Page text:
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Last night with Stackridge

I had an uplifting and inspiring experience last night. An unfeasibly good band called Stackridge, who I’m sure many of you are familiar with, were down to play at The Farncombe Music Centre in St John’s Church, Godalming, a leafy enclave of Surrey in the UK. They’ve been touring quite regularly over the last few years, since the release of their album ‘A Victory For Common Sense’, and I’d been intending to go & see them for a while. Well, Friday 18th May was my chance. I headed for the A3 and wove my way through the Southern countryside until I found the church, squeezing myself into a benevolently free parking space a little way down the road (it’s an issue in London….transport’s going to be such fun when the Olympics kick off). I approached the hall and was semi-convinced two of the band were stood there near the path to the entrance, one taking the evening air, the other having a crafty fag. Overcome slightly by shyness & excitement, I shuffled past them, head down, to reach the door where a sign read ‘SOLD OUT’ and the ticket guy was stood, explaining to another punter that ‘…you might have a chance of getting in if you wait ten minutes’. He was Julian Lewry, the promoter – and after a brief chat with him myself, I felt confident I’d not miss out on seeing the concert. I felt more confident when, a couple of minutes passed and the band’s manager, Mike Tobin, walked past me and went outside to join Clare Lindley & Andy Davis (Julian said ‘Yes, it IS them….’). I thought ‘Right – time to be brave!’ and I strode purposefully towards them, to introduce myself as the musician they might vaguely remember from a mutual friend’s recommendation on Facebook. My bravery was rewarded. Mike was a lovely chap and greeted me warmly, delighted that I’d made the journey to attend, before he left to go to the chip shop over the road (the glamour of show business, ladies & gentlemen). Clare and Andy were revelations – they were open & friendly, as down to earth as I’d hoped, answering my awkward questions politely & patiently (Clare, a Scot based in Bristol, joined the band after responding to an anonymous advert from a band looking for a violinist. Lucky bitch! 😉 I asked Andy about his sessions playing on John Lennon’s ‘Imagine’ album and he was very courteous in recounting something I’m sure he’s been asked about many times. He then complimented ME, on my song ‘The Sun Is Cracking The Flags’ which he’d had sent to him by my friend Rick Genovese, co-writer on one of Stackridge’s excellent songs ‘Big Baby’. ‘We really like that song. What does the title mean?’, he asked and I mumbled something about it being a phrase dating from my Liverpool childhood, hardly believing that a guy like him would be interested to ask me about my music. He was such a nice guy & I hope I get to talk to him again soon, at length this time.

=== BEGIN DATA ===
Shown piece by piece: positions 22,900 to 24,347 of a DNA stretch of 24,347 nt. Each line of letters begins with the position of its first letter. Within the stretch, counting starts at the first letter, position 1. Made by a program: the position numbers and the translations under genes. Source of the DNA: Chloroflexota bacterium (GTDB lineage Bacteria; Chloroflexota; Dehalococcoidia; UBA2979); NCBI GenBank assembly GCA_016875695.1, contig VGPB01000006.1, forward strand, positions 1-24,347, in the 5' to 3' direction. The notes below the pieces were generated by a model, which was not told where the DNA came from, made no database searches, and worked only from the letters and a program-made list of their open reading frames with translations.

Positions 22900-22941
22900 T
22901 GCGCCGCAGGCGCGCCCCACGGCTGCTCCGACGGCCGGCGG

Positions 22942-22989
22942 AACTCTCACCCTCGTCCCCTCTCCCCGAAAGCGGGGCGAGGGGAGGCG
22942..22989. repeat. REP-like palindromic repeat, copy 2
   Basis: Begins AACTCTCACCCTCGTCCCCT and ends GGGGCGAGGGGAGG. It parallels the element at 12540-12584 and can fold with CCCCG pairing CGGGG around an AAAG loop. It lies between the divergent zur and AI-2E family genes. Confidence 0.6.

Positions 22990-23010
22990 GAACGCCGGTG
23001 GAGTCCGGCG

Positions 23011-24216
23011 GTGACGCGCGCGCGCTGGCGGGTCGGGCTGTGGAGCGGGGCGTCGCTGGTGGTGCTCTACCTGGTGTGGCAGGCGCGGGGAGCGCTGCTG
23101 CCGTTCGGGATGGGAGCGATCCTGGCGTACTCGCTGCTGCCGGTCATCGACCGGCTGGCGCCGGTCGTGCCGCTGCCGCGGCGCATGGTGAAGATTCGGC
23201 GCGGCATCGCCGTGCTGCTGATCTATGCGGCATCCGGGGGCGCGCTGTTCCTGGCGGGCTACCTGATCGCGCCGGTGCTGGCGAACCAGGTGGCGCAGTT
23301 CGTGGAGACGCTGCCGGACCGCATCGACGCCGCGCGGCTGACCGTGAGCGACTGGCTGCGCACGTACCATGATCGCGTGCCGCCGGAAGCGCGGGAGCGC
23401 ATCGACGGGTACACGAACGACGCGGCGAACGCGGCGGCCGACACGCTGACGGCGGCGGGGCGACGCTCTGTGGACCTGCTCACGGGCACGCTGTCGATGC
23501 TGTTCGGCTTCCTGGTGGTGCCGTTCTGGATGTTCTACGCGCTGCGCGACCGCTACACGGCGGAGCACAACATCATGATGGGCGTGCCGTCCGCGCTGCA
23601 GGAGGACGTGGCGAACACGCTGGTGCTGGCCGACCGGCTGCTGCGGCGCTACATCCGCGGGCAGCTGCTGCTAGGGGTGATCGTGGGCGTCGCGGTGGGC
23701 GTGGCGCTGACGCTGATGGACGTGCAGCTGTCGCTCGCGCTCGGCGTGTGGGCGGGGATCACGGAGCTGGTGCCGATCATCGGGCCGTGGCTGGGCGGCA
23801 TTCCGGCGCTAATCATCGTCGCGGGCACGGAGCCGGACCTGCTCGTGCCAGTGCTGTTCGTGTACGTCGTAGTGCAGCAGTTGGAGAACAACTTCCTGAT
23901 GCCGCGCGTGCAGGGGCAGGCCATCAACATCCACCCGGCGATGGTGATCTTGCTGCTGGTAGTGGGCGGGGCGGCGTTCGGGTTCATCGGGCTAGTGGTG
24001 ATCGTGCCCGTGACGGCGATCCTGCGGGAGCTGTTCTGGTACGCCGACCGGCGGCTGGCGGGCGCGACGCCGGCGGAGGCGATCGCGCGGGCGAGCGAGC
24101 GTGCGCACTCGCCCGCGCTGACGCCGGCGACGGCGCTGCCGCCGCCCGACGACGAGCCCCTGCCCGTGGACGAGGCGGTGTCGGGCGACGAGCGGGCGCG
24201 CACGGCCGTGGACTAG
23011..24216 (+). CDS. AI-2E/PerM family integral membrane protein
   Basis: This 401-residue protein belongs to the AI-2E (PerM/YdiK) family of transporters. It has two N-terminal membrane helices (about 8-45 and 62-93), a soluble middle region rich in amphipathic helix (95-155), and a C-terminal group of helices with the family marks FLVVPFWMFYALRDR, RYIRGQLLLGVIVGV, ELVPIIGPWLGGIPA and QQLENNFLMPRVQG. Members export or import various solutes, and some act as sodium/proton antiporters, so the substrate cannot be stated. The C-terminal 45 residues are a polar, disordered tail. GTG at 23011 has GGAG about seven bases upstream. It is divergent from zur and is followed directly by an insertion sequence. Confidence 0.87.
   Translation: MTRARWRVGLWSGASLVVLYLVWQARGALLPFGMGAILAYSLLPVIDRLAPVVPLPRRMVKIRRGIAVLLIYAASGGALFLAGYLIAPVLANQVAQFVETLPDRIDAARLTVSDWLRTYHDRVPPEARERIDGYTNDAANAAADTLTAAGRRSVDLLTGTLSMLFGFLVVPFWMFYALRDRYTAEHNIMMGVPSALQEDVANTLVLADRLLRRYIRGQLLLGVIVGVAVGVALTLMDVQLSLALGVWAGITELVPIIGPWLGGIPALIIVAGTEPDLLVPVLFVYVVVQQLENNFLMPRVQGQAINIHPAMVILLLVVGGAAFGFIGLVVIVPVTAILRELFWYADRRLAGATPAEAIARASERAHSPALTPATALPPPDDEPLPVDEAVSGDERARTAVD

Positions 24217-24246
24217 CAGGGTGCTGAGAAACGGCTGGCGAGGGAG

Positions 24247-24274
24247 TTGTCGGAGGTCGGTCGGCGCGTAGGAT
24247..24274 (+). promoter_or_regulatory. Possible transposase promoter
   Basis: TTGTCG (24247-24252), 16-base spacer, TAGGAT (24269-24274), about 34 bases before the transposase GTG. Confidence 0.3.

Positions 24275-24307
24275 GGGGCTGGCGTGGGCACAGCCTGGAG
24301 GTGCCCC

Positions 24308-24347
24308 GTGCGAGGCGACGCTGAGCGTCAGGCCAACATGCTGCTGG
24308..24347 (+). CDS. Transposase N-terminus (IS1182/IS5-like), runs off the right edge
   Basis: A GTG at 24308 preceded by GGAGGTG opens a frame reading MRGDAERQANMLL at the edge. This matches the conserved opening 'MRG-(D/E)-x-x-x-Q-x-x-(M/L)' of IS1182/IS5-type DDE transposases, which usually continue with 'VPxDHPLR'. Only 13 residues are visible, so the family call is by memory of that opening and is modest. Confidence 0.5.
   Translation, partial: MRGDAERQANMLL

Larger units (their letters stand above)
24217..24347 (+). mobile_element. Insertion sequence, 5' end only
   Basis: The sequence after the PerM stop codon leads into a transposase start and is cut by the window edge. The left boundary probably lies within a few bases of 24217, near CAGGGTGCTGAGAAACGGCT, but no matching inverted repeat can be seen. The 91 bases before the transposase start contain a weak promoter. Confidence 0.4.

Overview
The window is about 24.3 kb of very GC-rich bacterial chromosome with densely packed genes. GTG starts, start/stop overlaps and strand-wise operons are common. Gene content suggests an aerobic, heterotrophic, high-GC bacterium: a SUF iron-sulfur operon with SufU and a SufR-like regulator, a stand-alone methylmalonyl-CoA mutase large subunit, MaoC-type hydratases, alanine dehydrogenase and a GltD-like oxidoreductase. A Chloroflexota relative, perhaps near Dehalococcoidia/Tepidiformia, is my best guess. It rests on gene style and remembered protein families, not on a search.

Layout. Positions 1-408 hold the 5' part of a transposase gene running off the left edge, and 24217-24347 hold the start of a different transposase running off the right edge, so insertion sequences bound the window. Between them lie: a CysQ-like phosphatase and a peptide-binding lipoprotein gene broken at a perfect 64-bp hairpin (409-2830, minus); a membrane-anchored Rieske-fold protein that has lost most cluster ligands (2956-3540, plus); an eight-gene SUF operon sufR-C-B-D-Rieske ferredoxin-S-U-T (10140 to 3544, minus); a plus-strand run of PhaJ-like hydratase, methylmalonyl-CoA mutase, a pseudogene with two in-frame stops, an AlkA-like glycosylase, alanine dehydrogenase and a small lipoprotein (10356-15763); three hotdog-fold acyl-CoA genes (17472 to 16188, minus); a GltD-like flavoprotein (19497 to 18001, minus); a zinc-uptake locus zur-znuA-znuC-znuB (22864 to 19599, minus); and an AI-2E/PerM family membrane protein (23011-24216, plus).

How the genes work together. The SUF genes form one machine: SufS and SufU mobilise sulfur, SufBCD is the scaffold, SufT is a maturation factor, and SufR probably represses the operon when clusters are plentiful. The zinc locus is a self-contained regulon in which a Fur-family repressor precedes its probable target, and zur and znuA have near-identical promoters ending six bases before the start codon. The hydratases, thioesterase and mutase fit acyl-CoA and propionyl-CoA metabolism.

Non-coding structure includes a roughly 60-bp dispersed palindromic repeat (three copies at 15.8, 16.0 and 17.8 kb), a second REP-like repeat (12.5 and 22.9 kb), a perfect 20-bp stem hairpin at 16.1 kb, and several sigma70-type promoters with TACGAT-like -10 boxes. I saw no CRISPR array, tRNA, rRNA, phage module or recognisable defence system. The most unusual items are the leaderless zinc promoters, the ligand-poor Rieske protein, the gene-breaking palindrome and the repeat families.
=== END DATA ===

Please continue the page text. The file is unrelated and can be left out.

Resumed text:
We were interrupted as it became clear there were some ticket returns, so I slid away from Andy & Clare, paid my money and got a seat at the back to watch the support, a male/female duo called Blackheart who had several nice tunes and some adventurous delay settings on their acoustic guitars. They engaged the audience nicely too, notably when the male guitarist announced ‘this next song is perfect for a Saturday….’, forgetting it was Friday (and the track was actually called ‘Wednesday Afternoon’. Mad……).

Soon, the time arrived for Stackridge to pick a path through the crowd and take to the stage. They opened with Andy’s song ‘Red Squirrel’. I didn’t quite know what to expect from them, but it became clear as the show progressed that the band was not one to confine itself to one type of music. I heard Beatles-inspired melodies, folk, elements of what some might call prog rock, blues, Americana, jigs and a sublime section where the entire band whipped out ukeleles and sang a kind of music hall singalong with pin-sharp harmonies and a healthy mouthful of tongue-in-cheek humour (‘You Belong To Me’). They covered songs such as ‘The Road To Venezuela’, ‘The Last Plimsoll’, a divine rendition of ‘Everybody’s Got To Learn Sometimes’ (James Warren’s Korgis side project) and a rousing version near the end of ‘Big Baby’. James’ left hand moved niftily around his Fender bass – for this tour, he was standing in for Jim Walter on the instrument – whilst Clare flourished effortlessly on violin, guitar, vocals and ukelele. Andy showed himself to be a superb guitarist, exhibiting complete control over his intricate lines and a transparent understanding of the blues in many of the songs. Glenn Tommey on keys and Eddie John on drums (’46 tomorrow…’) were consummate pros, providing a rock-solid foundation for the majesty of the front three (can you tell from this that I quite liked them?).

They did a couple of encores and left to climb the wooden stairway at the back, behind the mixer. I hung around in the lobby a little later and was delighted to say hello again to Clare, Andy & Mike whilst getting the opportunity to have a fleeting chat with James Warren & Glenn Tommey. The photos are a splendid record of a happy evening for me and I’m so glad to have finally met the band and had a chance to watch them perform. I drove back to West London with ‘A Victory For Common Sense’ on, marvelling at the twists and turns in ‘The Day The World Stopped Turning’. Any band that puts out a song called ‘Cheese And Ham‘ is OK in my book. I recommend you buy their albums forthwith.

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2 Responses

  1. Hope you have seen them again. Back down your way september 2014.

  2. Melanie – I haven’t managed to catch them again, but will check their gig listings to see if I can make another one

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